In my private legal practice I am asked numerous times, "Who gets the children in a divorce". Well, the Texas Family Code states in part " The best interest of the child shall always be the primary consideration of the Court in determining the issues of conservatorship and possession of and access to the child".  I am fully aware this doesn't give a person much guidance to predict the outcome of a child custody case.  Since the question of the "best interest of the child" is very broad and is open to wide interpretation.
    However, in Texas we have a public policy which, "(1) assume that children will have frequent and continuing contact with parents who have shown the ability to act in the best interest of the child; (2) provide a safe, stable, and nonviolent environment for the child; and (3) encourage parents to share in the rights and duties of raising their child after the parents have separated or dissolved their marriage."  Further, under Texas public policy visitation and access to the children shall not be conditioned upon the payment of child support.
    Generally, there are three types of child conservatorships (custody) in Texas.  They are joint managing conservator, sole managing conservator, and possessory conservator.
In joint managing conservatorship generally one parent is appointed as the primary conservator and receives the right to receive child support and determine the residence of the child.  While the other parent must pay child support and provide health insurance for the child.  The other duties and responsibilities are generally given to both parents under a joint managing conservatorship.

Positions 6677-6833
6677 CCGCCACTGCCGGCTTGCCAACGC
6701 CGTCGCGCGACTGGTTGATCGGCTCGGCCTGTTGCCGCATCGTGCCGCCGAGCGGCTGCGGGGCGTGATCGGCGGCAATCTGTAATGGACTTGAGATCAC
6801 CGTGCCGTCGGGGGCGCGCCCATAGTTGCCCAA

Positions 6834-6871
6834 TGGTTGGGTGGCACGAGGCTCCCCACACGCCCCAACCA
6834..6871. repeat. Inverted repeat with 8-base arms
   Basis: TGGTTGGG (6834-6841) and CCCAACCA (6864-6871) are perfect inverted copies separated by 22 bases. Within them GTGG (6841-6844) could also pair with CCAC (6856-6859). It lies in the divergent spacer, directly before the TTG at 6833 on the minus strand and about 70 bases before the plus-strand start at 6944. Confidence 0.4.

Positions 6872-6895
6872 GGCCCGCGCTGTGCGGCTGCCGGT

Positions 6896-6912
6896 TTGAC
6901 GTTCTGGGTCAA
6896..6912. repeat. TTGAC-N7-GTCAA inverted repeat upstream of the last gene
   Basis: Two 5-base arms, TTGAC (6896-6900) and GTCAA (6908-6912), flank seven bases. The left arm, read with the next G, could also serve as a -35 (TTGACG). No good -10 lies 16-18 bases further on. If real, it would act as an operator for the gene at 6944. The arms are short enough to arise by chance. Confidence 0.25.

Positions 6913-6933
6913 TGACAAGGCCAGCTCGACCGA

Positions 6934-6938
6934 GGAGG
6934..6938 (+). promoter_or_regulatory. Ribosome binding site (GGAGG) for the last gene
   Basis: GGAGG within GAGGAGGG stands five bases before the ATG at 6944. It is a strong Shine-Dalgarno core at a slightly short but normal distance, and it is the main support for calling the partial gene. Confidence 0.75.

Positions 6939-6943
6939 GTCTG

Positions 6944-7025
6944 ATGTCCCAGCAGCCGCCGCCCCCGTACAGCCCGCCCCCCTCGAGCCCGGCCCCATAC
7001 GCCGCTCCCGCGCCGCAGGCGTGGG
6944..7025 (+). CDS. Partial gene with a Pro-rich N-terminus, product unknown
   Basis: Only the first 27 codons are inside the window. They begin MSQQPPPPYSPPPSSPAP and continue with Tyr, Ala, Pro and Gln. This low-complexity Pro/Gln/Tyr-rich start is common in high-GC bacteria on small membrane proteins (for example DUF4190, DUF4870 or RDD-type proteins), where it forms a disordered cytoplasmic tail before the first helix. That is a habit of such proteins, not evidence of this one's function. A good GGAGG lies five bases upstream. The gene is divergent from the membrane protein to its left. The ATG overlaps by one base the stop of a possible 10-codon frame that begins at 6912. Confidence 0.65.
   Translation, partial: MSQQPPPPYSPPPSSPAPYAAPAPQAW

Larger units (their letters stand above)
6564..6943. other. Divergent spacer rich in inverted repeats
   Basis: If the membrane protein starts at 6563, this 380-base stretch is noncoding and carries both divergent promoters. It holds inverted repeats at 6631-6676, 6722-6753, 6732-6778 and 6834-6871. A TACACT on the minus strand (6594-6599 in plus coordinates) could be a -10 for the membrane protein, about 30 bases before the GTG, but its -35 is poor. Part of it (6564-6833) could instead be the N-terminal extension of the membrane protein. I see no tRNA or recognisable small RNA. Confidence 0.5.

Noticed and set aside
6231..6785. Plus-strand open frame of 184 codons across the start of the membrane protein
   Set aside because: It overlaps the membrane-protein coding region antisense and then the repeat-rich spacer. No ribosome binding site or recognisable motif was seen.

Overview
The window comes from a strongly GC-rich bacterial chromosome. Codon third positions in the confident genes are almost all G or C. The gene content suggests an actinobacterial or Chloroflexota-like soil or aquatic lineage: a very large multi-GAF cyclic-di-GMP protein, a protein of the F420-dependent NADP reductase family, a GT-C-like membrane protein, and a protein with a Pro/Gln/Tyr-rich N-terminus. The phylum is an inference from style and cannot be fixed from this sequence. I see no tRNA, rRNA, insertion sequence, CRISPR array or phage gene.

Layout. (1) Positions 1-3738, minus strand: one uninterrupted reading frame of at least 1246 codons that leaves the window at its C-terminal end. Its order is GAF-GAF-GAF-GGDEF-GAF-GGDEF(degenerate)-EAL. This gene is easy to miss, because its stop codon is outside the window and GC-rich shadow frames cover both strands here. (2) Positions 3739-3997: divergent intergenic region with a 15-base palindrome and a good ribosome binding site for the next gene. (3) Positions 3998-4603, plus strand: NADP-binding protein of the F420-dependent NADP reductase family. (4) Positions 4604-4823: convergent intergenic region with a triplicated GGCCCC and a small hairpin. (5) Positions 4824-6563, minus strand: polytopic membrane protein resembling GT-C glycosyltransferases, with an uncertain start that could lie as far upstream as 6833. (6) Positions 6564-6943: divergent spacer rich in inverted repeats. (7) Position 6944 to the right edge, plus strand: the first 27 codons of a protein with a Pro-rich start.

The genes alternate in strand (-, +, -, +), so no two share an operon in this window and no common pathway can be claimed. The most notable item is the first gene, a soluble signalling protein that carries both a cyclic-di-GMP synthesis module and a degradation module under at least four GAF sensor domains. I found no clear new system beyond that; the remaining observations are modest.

Generally, under the sole managing conservatorship, one parent is appointed as such, while the other parent is appointed as possessory conservator.  The rights and duties of a possessory conservator are more limited then under a joint managing conservatorship.  Further, a possessory conservator generally pays child support, and provides medical insurance for the child.  Generally the sole managing conservator has the right to receive child support and determine the residence of the child in addition to other rights and duties that the possessory conservator does not receive.
I have learned in my practice, that joint managing conservatorship route is the best way to go, if the parents of the children can get along.  Sometimes, it is difficult for divorced couples to understand that they are still the parents of their children, and should act accordingly.

Adoption of a Child in Texas